Ore is another common male pronoun in Japanese. It projects a much stronger, harsher, and manlier feeling than boku. As such, it’s considered a bit crude, and isn’t fit for formal situations or when trying to be polite.
Ore can lend a person a sense of masculinity, strength, confidence, being in charge, and/or vulgarness. Among close friends and family, ore can instead indicate familiarity.
Ore is primarily a male pronoun, but female characters use it on occasion too. Usually this makes them sound tough, manly, and intimidating:
The above Japanese pronouns are ones you’ll encounter all the time in real life situations and in entertainment.
This next batch of pronouns is a bit different – some pronouns are regional, some are falling out of style, and some are almost completely limited to entertainment these days. But if you spend enough time with Japanese entertainment, these are personal pronouns you will encounter sooner or later.
It’s common in Japanese entertainment for characters to simply say their own name instead of using a pronoun for “I” or “me”. Speaking about yourself in the third-person isn’t a Japanese-only thing, of course, but it’s far more common in Japanese entertainment than in English.
When a character uses their own name instead of a pronoun in Japanese, it tends to make them sound innocent, childish, and/or simple-minded. This speaking style is also strongly associated with young girl characters.
Characters who grew up in the wild, characters who aren’t accustomed to human speech, characters who don’t speak the local language, and other similar characters can also use their own name instead of pronouns. This matches with what we have in English, like with cavemen and Tarzan.
Old people in Japanese entertainment often use washi to refer to themselves. It’s usually used by old men, but not always. Washi is extremely common in Japanese entertainment, but not as common in everyday Japanese.
Washi is also somewhat associated with the Hiroshima region, parts of western Japan, and sumo wrestlers. Supposedly Steven Seagal uses washi when speaking Japanese.
Atashi is a more casual and more feminine variation of watashi. It’s very common in both everyday Japanese and in entertainment Japanese.
Watakushi is a more formal version of watashi, and is common in both everyday Japanese and in entertainment Japanese.
Watakushi is usually used to express greater politeness and formality than watashi. It gets used all the time during political speeches, press conferences, business deals, and other things of that nature.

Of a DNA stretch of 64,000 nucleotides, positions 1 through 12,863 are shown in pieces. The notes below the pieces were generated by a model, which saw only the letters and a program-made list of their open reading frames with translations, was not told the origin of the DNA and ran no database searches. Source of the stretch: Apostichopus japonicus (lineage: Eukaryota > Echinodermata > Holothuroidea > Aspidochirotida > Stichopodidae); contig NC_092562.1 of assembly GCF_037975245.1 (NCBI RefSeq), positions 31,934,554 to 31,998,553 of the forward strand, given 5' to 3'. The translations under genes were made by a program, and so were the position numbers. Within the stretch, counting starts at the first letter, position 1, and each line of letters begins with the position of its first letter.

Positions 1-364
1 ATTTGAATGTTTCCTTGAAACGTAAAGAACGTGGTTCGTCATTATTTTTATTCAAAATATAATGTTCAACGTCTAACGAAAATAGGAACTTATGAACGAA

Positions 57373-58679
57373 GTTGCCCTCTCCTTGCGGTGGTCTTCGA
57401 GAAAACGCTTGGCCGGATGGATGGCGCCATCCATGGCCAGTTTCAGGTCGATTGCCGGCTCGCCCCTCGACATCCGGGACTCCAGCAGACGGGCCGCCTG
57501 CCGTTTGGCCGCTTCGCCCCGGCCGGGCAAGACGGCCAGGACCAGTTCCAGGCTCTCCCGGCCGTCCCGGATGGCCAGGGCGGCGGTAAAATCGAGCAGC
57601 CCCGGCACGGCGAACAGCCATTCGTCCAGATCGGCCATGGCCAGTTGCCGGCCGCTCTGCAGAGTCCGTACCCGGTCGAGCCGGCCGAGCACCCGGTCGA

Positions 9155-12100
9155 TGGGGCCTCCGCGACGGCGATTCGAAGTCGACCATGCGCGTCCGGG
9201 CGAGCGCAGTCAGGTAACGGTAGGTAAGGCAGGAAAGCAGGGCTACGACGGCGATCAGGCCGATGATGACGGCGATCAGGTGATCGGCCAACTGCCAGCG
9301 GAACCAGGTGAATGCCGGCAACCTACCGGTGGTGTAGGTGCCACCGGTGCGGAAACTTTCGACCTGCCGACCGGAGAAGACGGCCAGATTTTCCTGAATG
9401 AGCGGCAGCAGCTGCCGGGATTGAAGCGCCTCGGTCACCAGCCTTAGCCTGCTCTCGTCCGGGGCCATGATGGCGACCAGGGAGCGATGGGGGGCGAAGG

In entertainment, using watakushi outside of formal situations can lend a character a “prim and proper” feeling, or the sense of being very cultured. In some cases, this can be used to make a character sound snobby too.
Atakushi is a feminine variation of watakushi. Characters who use atakushi sound like they’re cultured, refined, and belong to high society. Because of this, atakushi can also give off a “snooty rich lady” vibe in some cases.
Uchi is a common personal pronoun in everyday Japanese and in entertainment Japanese.
In the real world, uchi is an informal, mostly feminine personal pronoun that’s primarily associated with the Kansai dialect of western Japan.
In entertainment, uchi is often used by young female characters from the Kansai region or by young female characters who feel like they could be from the region, in the case of fictional worlds.
I should really write a dedicated article on the subject someday, but for now, here is a brief overview of how the Kansai region compares to other regions.
If you’re studying Japanese, note that uchi has a few other, slightly different pronoun uses than “I” and “me”. See here for some more details.
Ore-sama is like ore, but the added sama makes it more over-the-top.
Ore-sama is pretty much an entertainment-only thing. It’s generally used by male characters who are cocky, egotistical, and think highly of themselves. As a result, ore-sama is often used by bad guys who believe the good guys are no match for them at all.